do you see a duck or do you see a rabbit?
Today at work, I found a guest very dead in his bed. Mr. Black. The Mr. Black. Other than that, my work day was as normal as ever.
do you see this narrator’s casual reaction to discovering a corpse as neurodivergence or sociopathy?
The Maid is a book in which (mis)perception and (mis)interpretation figure prominently, and although, like American Psycho, it’s a full first-person immersion into the observations of an unreliable narrator that challenges the reader to look beyond what’s being shown on the surface level and use context clues to decode what’s really going on, this narrator ain’t no patrick bateman sociopath—she’s much more interesting.
“I’ve learned to doubt myself and my perceptions of the world around me. I do realize I’m different, you know, different from most. What I perceive isn’t what you perceive. Plus, people don’t always listen to me. I’m often afraid I won’t be believed, that my thoughts will be discounted. I’m just a maid, a nobody.”
i read an ARC of this book back in MAY 2021, over-the-moon delighted to have received such an early sneak peek at a book that wasn’t going to be published until JANUARY 2022. figuring i had plenty of time to review it before pub day, i triaged my workload to focus on more pressing concerns, and suddenly it was less than a week until THE BIG DAY and i had…nothing.
you know who wouldn’t have dropped the ball so shamefully? molly gray—the twenty-five-year-old titular maid whose hard-working, matter-of-fact attitude makes her the very poster child for efficiency. unparalleled when it comes to removing stains and tidying away the messes the hotel’s guests leave behind, molly is charmingly oblivious to the dirty deeds going on all around her. and that’s how she finds herself embroiled in a criminal investigation that begins with the murder of a prominent guest, but eventually uncovers a number of unsavory goings-on molly has unwittingly been facilitating.
there’s been a sort of cozy mystery revival recently; a publishing trend of christie-like low-gore murrrders: The Appeal, The Thursday Murder Club/The Man Who Died Twice, alla those Anthony Horowitz books; mysteries that are brisk and wholesome, warmhearted without being cloying. these neo-cozies are a bit more literary than the ones with punny titles where cats solve crimes, but although they don’t have any recipes (boooo), they fulfill the same thirst for soothing comfort and escapism—light and de-light-ful, they are What We Need in these horrid times of ours.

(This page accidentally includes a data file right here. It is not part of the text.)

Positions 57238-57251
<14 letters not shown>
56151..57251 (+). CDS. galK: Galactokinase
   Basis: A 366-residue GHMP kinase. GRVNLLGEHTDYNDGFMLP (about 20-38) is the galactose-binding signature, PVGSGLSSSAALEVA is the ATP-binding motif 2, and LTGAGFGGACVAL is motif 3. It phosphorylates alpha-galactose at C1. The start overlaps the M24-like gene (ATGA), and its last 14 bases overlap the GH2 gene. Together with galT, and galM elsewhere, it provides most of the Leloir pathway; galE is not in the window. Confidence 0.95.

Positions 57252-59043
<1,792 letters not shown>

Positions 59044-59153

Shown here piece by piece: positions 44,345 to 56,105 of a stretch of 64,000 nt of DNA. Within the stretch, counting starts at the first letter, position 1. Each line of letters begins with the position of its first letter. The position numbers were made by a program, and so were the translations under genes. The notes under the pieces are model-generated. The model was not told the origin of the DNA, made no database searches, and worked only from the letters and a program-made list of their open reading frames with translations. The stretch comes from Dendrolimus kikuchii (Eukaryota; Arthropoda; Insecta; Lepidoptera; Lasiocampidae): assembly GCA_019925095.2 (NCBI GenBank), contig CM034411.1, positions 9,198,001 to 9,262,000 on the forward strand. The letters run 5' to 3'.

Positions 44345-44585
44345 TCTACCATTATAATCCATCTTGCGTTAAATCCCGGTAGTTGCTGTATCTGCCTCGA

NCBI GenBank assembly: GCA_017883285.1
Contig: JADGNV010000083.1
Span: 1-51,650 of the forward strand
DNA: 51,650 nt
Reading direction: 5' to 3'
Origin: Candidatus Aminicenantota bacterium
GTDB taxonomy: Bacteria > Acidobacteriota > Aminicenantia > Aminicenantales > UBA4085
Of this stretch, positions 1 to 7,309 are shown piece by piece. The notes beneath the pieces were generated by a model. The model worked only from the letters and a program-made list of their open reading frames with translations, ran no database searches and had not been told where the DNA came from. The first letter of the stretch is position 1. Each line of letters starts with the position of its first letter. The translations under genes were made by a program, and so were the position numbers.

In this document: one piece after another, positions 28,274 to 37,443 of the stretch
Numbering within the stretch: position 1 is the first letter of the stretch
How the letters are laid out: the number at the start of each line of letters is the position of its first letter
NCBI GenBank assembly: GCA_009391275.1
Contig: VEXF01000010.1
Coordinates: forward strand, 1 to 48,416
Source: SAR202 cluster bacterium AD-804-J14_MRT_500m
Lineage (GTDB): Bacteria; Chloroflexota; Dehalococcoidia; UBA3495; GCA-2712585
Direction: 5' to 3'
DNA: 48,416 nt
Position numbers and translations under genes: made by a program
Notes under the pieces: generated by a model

this one’s a locked room character-driven cozy that takes place over the course of molly’s monday-friday workweek. polite, staunchly literal, and honest to a fault, she’s newly unmoored and adjusting to living alone after the death of her beloved gran, who was her lodestar through the murky thicket of social expectations and behavioral cues.
the transition has been difficult.
With Gran gone, much of the time I feel like a blind person in a minefield. I’m constantly stumbling upon social improprieties hidden under the surface of things…One of the reasons why I love working at the Regency Grand is that there’s a rule book for conduct. I can rely on Mr. Snow’s training to tell me how to act, what to say when, how, and to whom. I find it relieving to have guidance.
even before her gran died, molly had always been happiest at work—she takes pride in her job and finds comfort in the routine, safely invisible in her crisp uniform, deeply satisfied by returning things to a “state of perfection.” it’s a profession well-suited to her idiosyncrasies and her need for order—she can’t always gauge others’ intentions and she struggles with nuance, but she can see when something is out of place, even if she doesn’t always understand its significance.
her singular outlook can make her an easy target for manipulation, which the reader registers even if she herself does not, and how others treat her makes for a good barometer of their character—whether they are kind and patient towards her, or whether they mock or take advantage of her.
The truth is, I often have trouble with social situations; it’s as though everyone is playing an elaborate game with complex rules they all know, but I’m always playing for the first time. I make etiquette mistakes with alarming regularity, offend when I mean to compliment, misread body language, say the wrong thing at the wrong time. It’s only because of my gran that I know a smile doesn’t necessarily mean someone is happy. Sometimes, people smile when they’re laughing at you. Or they’ll thank you when they really want to slap you across the face.
with no gran to guide her, molly’s difficulty navigating social interactions makes her a person of interest to the police, who find her unemotional response to finding the body suspicious and she fans those flames with her frank, unintentionally self-incriminating responses to their questions.
it’s an uncommonly confident debut novel; twisty and breezy and i’m sure there’s already a line of folks begging for the film rights. i’m not one of them, but i’m forming my own line, begging for this to be just the first book in a long-running series, because the world is still horrible, and molly’s brain is a great place to escape from it.